Review Summary: An inevitable yet admirable display of maturation.1 of 1 thought this review was well written
Following their commendable debut album, Termination, 9mm Parabellum Bullet released Vampire, an album which altered the style of the band and in turn has influenced the sound of their future releases. Toning down their loud alternative/punk sound, the band opted for something perhaps a little calmer and more appealing to the general listener. In doing this, the album has much more variety than their debut but is still a joy to listen to.
‘Wanderland’ is the perfect opener for the album. Abrasive and exciting whilst still maintaining that 9mm catchiness through the soaring chorus, the listener is instantly reminded of the band’s capabilities and lasting appeal. This is followed by ‘Vampiregirl’, a song which is rather different from their previous work. It’s definitely less chaotic but as a 9mm song it is still infectious and certainly one of the standout tracks on the album. Featuring a memorable riff and a nice solo, the song sets the tone for the rest of the album, which is noticeably different from their older material, but not detrimentally so. As a result, songs such as ‘Trigger’ and ‘Supernova’ quickly become some of the band’s best songs, featuring equally catchy riffs and excellent instrumental work overall (indeed, the drumming on the entire album is nothing short of sublime, especially on the latter track).
Yet that is not to say that the rest of the album follows a specific framework. On the contrary, the album is replete with variety which in most cases acts as a major advantage to the album. ‘The Revenge of Surf Queen’, for example, stands out on the album as a catchy surf rock instrumental, whilst the noticeably composed ‘Faust’ proves to be an effective change of pace for the band. Focusing mostly on Sugawara’s improved vocals, the song also displays the band’s overall talent, especially during the atmospheric bridge. There’s even enough room to bring back some of the band’s previous raucousness in ‘Hide and Seek’, an ear-splitting assault which acts as an aggressive reminder of their older material.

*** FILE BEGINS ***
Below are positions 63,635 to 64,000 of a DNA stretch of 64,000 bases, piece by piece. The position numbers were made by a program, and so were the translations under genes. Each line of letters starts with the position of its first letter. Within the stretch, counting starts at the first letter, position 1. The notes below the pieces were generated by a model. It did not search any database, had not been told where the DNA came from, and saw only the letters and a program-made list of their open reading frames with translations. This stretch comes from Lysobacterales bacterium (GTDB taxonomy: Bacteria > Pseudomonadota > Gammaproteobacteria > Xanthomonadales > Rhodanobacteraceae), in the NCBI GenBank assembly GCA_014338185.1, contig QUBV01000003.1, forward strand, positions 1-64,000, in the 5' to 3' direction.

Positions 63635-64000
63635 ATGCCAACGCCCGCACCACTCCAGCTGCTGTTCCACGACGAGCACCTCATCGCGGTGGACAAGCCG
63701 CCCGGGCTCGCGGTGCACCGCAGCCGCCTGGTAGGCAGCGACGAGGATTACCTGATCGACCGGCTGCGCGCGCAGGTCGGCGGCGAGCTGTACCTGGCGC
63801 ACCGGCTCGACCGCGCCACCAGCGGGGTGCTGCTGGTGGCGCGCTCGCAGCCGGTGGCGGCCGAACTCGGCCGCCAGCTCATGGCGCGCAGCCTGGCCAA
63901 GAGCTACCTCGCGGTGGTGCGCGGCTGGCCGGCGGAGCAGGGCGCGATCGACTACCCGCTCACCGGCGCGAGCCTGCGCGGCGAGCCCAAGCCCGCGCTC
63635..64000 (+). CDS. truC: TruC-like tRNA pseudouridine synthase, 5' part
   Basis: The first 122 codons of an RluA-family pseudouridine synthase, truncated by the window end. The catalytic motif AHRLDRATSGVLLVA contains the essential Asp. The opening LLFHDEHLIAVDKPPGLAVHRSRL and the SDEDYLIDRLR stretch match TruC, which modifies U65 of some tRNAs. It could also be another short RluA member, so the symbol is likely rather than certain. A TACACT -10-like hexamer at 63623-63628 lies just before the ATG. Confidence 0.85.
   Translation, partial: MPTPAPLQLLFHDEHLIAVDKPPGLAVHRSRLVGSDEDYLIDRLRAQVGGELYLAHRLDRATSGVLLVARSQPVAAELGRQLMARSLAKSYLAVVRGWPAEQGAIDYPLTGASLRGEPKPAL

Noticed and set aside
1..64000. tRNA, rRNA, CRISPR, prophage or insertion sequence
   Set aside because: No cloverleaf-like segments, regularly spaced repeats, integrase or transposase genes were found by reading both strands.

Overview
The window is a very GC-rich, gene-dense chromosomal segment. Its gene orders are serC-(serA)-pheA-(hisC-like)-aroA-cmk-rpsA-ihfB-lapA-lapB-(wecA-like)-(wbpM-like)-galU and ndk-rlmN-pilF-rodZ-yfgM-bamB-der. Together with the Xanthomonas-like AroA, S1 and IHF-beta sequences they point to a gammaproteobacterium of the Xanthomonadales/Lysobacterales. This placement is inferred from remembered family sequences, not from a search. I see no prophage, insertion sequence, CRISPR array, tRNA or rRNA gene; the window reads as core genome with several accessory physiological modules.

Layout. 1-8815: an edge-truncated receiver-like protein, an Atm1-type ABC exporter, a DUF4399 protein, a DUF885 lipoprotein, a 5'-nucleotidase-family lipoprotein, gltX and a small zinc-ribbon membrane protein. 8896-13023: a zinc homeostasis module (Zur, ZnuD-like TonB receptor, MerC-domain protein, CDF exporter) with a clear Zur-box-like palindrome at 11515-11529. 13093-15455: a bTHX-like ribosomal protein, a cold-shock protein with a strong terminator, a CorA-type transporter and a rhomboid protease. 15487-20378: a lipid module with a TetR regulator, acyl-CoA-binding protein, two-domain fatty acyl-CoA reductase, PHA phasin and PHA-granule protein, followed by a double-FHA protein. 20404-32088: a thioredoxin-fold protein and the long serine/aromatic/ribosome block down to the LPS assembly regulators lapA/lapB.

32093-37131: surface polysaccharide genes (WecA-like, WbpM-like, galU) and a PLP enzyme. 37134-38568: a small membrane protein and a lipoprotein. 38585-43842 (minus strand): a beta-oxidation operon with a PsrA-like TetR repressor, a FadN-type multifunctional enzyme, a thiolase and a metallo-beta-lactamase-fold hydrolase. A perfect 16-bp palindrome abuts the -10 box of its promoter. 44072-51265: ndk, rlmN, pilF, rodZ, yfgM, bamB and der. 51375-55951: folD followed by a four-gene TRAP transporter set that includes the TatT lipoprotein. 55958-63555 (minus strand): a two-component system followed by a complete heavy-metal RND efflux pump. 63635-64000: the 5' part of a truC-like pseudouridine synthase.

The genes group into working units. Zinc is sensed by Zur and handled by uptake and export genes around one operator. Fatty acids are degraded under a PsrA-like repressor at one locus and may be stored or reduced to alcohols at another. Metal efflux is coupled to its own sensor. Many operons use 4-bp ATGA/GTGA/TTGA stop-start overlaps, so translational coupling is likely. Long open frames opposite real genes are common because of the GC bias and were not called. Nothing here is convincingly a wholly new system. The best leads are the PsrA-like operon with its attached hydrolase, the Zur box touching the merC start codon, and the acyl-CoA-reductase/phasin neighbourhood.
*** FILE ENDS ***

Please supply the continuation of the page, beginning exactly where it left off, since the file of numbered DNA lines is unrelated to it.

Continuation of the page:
However, after this assortment of memorable tracks, the pace seems to wither away, seemingly cutting the album short. ‘Warui Kusuri’ deviates too much from the band’s usual sound, appearing more like funk than the alternative-punk sound the band is great at. Furthermore, the following two tracks come across as somewhat dreary, lacking the catchiness and energy of the previous tracks. Indeed, even the final track fails to hit the mark, especially in comparison to Termination’s closer, ‘Punishment’. Rather than barrage the listener with very, very good noise, it sums up the latter third of the album by coming across as flat and lacklustre.
Despite this, the album is a great follow up to the band’s debut when considered as a whole. Although the guitar is less frenetic and the bass a tad inaudible at times, the vocals and drumming have certainly improved and the whole album demonstrates the band’s abilities successfully. Despite an unconvincing end to the album, Vampire in its entirety never feels mediocre. Although differing in style from their previous album, progression is inevitable in a maturing band and I for one can commend any band that can tamper with a winning formula and still produce something well worth listening to.
‘Vampiregirl’, ‘Wanderland’, ‘Faust’, ‘Supernova’